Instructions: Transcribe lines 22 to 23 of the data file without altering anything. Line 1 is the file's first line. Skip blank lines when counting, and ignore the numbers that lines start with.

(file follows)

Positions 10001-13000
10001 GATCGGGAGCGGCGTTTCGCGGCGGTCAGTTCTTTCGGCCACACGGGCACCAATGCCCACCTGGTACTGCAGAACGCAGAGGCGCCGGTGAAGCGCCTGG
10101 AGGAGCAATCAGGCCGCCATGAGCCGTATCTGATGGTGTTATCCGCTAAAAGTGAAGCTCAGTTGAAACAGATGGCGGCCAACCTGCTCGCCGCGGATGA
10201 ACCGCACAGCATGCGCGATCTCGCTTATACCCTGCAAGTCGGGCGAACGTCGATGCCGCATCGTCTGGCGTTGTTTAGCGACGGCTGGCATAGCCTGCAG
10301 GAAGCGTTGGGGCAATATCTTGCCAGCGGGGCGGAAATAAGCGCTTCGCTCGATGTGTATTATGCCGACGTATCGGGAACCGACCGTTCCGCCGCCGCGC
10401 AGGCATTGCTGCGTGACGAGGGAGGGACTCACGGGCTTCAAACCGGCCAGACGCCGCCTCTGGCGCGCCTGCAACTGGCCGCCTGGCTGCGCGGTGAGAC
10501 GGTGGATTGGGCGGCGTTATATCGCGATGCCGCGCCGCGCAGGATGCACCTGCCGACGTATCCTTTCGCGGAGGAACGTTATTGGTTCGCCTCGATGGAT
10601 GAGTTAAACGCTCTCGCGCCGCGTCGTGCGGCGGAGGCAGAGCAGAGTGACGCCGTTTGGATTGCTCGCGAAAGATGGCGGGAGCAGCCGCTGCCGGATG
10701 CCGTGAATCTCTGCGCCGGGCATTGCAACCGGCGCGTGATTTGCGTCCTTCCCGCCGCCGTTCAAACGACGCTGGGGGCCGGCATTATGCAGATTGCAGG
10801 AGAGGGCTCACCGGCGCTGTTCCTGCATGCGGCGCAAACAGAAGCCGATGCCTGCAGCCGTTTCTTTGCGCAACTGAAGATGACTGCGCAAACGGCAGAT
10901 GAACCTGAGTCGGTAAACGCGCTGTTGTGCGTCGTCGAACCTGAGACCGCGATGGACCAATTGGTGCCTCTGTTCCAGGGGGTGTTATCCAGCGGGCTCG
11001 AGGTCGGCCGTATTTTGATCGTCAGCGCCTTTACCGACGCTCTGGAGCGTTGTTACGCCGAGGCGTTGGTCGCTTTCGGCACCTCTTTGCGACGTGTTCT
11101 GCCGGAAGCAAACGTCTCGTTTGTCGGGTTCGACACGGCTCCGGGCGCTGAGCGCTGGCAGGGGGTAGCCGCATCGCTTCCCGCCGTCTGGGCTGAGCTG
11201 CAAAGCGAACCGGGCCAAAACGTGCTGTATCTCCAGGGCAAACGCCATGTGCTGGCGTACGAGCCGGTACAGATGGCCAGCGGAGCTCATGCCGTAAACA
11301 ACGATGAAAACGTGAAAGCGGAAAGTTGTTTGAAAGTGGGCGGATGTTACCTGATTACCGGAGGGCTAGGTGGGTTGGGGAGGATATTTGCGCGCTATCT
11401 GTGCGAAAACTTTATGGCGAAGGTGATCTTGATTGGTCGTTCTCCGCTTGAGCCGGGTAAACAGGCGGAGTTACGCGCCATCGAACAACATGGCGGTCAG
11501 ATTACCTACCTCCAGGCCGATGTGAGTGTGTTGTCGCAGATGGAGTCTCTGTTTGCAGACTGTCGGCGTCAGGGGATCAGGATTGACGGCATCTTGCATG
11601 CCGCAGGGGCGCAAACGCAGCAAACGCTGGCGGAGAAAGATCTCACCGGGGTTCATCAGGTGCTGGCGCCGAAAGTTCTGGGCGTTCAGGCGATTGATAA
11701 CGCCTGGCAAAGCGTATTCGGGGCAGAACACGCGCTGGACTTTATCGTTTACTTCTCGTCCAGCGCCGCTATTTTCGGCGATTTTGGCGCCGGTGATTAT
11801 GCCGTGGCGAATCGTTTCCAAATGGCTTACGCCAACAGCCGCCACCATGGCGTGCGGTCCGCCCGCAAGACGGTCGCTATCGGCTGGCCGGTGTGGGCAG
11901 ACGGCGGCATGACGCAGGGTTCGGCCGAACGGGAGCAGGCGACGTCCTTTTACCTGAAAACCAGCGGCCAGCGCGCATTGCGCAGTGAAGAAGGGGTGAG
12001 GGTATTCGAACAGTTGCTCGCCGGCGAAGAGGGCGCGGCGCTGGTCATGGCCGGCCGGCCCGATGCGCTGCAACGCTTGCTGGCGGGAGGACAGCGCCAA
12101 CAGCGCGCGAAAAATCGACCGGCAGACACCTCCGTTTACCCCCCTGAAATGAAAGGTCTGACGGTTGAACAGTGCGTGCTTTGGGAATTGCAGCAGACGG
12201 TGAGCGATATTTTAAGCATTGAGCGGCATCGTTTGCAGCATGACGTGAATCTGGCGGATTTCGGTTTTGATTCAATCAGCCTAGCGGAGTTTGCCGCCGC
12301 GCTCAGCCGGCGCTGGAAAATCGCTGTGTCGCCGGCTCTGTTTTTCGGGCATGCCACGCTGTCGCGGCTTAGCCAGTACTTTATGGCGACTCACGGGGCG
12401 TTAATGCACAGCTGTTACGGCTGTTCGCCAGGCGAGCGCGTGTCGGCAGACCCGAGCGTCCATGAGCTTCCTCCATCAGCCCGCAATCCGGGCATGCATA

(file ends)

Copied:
12001 GGTATTCGAACAGTTGCTCGCCGGCGAAGAGGGCGCGGCGCTGGTCATGGCCGGCCGGCCCGATGCGCTGCAACGCTTGCTGGCGGGAGGACAGCGCCAA
12101 CAGCGCGCGAAAAATCGACCGGCAGACACCTCCGTTTACCCCCCTGAAATGAAAGGTCTGACGGTTGAACAGTGCGTGCTTTGGGAATTGCAGCAGACGG